>>>In your article, you continued “Although a President technically might try to recess-appoint a rejected nominee anyway, there is a good argument to be made that this would be unconstitutional.”
For authority, you cite Staebler v. Carter, which found that "A President could probably not consistently with the principle of checks and balances grant a recess appointment to one rejected for the particular position by a vote of the Senate.

Staebler is an interesting case, but a weak precedent. The relevant language is in a footnote, and the case was pretty low-level.

>>>Although Bush did not try to recess-appoint a rejected nominee, he had withdrawn the nomination before he could be rejected and then appointed him. I'd be interested to know what you have to say about the Fox appointment and I'm guessing, so would the readers.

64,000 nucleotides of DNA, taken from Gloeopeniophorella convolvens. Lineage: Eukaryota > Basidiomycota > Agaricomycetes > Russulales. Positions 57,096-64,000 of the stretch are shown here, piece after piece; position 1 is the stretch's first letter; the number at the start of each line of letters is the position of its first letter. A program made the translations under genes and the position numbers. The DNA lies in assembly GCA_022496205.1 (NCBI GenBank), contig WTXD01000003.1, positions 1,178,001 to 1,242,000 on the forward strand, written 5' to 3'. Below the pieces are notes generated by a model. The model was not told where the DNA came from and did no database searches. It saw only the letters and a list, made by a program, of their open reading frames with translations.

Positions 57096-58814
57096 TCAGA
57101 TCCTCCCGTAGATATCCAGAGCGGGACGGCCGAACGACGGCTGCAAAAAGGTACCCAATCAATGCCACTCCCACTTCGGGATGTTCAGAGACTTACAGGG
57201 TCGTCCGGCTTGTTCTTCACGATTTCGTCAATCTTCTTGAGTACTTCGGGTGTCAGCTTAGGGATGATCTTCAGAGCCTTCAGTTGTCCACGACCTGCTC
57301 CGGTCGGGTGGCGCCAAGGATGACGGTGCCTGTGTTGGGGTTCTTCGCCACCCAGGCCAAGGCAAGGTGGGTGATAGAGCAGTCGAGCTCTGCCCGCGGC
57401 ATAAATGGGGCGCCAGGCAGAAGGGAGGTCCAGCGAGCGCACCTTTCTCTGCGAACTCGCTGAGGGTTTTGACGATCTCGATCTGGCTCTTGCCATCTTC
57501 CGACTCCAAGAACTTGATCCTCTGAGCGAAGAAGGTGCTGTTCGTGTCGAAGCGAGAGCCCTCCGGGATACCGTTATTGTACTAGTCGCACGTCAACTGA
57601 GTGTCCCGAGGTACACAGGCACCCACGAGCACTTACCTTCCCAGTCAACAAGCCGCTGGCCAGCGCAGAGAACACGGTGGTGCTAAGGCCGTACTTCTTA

That's what I think. To sum up, it is probably unconstitutional, but it would be hard to get the courts to take the case. Even if they did take it, the President might win. There is an argument that his action is constitutionally OK, and the history of recess-appointment court decisions is a history of the court allowing things that, to most experts, they should not have.